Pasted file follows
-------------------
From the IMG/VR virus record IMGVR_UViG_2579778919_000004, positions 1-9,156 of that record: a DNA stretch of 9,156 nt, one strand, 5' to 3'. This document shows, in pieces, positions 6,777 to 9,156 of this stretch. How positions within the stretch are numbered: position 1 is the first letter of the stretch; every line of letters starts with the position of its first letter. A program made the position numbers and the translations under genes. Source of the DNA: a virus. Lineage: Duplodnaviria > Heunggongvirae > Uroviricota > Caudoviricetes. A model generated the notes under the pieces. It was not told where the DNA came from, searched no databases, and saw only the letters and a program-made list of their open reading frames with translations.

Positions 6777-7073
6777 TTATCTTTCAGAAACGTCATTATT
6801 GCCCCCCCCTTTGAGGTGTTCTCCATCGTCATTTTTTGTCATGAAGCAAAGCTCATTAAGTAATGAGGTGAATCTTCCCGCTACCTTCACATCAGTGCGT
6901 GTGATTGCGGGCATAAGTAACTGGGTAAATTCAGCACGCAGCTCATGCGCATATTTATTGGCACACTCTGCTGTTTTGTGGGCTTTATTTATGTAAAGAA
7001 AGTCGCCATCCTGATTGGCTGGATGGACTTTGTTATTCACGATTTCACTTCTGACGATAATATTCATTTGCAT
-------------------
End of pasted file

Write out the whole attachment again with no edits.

From the IMG/VR virus record IMGVR_UViG_2579778919_000004, positions 1-9,156 of that record: a DNA stretch of 9,156 nt, one strand, 5' to 3'. This document shows, in pieces, positions 6,777 to 9,156 of this stretch. How positions within the stretch are numbered: position 1 is the first letter of the stretch; every line of letters starts with the position of its first letter. A program made the position numbers and the translations under genes. Source of the DNA: a virus. Lineage: Duplodnaviria > Heunggongvirae > Uroviricota > Caudoviricetes. A model generated the notes under the pieces. It was not told where the DNA came from, searched no databases, and saw only the letters and a program-made list of their open reading frames with translations.

Positions 6777-7073
6777 TTATCTTTCAGAAACGTCATTATT
6801 GCCCCCCCCTTTGAGGTGTTCTCCATCGTCATTTTTTGTCATGAAGCAAAGCTCATTAAGTAATGAGGTGAATCTTCCCGCTACCTTCACATCAGTGCGT
6901 GTGATTGCGGGCATAAGTAACTGGGTAAATTCAGCACGCAGCTCATGCGCATATTTATTGGCACACTCTGCTGTTTTGTGGGCTTTATTTATGTAAAGAA
7001 AGTCGCCATCCTGATTGGCTGGATGGACTTTGTTATTCACGATTTCACTTCTGACGATAATATTCATTTGCAT